The Port of Coupeville has a new District 3 commissioner

Martin Vandepas, a farmer, has been chosen as the Port of Coupeville’s District 3 commissioner.

The Port of Coupeville Board of Commissioners chose Martin Vandepas, a farmer, to be the commissioner of District 3, a role suddenly left vacant by John Callahan shortly after his victory in the 2023 election.

Vandepas landed the job Wednesday, the same morning he was interviewed by District 1 Commissioner Marianne Burr and District 2 Commissioner John Mishasek during a special public meeting.

The other candidates were Tammy Murphy — owner of Whidbey Island Markets — and Michael Diamanti — a veteran who has served on the port board in the past. James Mirabile and Angela Ewert dropped their applications.

Following the interviews, the board and Executive Director Chris Michalopoulos discussed the candidates in an executive session, after which both Burr and Mishasek chose Vandepas for his experience and his understanding of the port’s ongoing projects.

In an interview, Michalopoulos called Vandepas “an idea person” for bringing up interesting ideas, such as the possibility of exploring a ferry connecting Whidbey to Camano or creating a farm incubator with shared infrastructure and tools for new farmers who want to start their own farming activity.

Furthermore, Michalopoulos said, Vandepas has asked interesting questions following previous board meetings he’s attended as a member of the public.

“I think the Board of Commissioners made the right decision,” he said. “We’re excited to have Martin be a part of that team and bring his fresh ideas.”

Vandepas, 43, is from Albany, Oregon. In 2019, after being bit by “the farm bug,” he moved to Greenbank in search of more land to farm.

Now, he co-owns the Slow and Steady Farm, a sustainable farm located in Greenbank, and prepares budgets and grant applications as a board member of the Whidbey Island Grown Cooperative, which he joined in January 2023 and became treasurer of in January 2024.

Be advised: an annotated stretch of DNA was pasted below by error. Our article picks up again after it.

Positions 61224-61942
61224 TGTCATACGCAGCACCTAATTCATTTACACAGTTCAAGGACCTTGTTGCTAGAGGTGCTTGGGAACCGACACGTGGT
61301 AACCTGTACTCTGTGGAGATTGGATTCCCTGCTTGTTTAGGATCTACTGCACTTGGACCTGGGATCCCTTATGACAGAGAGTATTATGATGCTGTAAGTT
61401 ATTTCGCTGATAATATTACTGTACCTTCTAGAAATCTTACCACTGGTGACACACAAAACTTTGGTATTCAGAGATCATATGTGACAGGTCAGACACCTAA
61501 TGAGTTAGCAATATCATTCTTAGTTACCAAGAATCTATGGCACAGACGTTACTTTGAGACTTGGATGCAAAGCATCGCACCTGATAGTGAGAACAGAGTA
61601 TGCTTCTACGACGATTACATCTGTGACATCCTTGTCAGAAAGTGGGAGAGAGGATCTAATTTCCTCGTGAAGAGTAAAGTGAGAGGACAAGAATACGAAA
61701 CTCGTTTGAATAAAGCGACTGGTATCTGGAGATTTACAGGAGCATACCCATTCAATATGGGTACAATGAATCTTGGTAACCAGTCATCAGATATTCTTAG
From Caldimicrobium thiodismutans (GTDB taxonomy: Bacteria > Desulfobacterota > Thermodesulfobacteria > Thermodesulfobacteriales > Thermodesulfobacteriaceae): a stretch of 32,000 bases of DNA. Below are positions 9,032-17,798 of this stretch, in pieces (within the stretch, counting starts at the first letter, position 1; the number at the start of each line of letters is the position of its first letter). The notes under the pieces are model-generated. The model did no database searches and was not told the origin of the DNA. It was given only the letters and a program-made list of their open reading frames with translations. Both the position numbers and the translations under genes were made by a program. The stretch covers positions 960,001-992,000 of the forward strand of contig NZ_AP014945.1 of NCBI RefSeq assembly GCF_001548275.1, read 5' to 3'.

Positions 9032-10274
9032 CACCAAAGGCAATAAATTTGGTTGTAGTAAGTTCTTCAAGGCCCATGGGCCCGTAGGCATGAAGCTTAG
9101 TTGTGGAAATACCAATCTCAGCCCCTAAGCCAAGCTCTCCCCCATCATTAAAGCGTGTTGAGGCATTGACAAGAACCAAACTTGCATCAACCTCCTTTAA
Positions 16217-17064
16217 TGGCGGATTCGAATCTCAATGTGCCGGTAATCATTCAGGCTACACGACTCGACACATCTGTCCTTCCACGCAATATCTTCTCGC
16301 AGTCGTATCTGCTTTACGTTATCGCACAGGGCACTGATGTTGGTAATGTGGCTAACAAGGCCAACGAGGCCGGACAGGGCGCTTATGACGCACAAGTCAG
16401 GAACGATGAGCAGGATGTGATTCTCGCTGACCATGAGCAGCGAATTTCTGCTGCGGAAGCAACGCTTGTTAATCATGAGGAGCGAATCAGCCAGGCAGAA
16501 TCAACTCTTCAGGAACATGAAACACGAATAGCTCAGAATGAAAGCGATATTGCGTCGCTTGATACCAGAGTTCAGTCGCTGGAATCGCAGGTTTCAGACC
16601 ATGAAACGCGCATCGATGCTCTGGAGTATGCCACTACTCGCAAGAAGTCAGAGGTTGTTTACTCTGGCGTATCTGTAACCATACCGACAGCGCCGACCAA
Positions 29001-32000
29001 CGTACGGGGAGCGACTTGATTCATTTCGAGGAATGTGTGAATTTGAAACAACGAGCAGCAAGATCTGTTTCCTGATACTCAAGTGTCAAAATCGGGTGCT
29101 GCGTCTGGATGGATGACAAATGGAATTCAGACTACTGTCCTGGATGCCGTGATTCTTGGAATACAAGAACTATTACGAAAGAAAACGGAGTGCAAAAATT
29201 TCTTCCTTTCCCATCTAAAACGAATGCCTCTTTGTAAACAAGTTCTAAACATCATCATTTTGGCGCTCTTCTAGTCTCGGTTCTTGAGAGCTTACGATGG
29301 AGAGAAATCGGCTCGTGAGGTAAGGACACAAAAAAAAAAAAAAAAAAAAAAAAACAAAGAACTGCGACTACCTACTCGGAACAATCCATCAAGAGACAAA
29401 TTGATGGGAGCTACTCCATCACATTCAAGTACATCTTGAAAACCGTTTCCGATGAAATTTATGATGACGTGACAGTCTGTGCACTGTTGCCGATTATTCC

As a peer reviewer for the USDA Farmers Market Promotion Program, Vandepas has reviewed grants up to $500,000 each for five grant cycles.

Vandepas’ first meeting as a member of the board will be March 13, and he will be up for re-election at the next general election. In the meantime, the port is working on a variety of projects.

Michalopoulos expects the replacement and rehabilitation of the caps and piles that support the Wharf to be completed by March 11, with the last steps being welding eight new steel piles and attaching them to the Wharf structure.

Two weeks ago, part of the wharf’s bulkhead collapsed due to the storm and is now in need of an emergency repair.

Currently, the port is also trying to get bids to replace or enhance the wharf’s septic and sewage system. Monday, the port will meet with an architect and structural engineers to discuss the replacement of the wharf’s siding, windows and doors, a project Michalopoulos hopes will start on Sept. 15.

The pond at Greenbank Farm, used for fire suppression, is also being rehabilitated due to sediment accumulation and because the vegetation was so thick it caused the sides of the ponds to collapse. Once restored, the pond can also be used for agricultural purposes.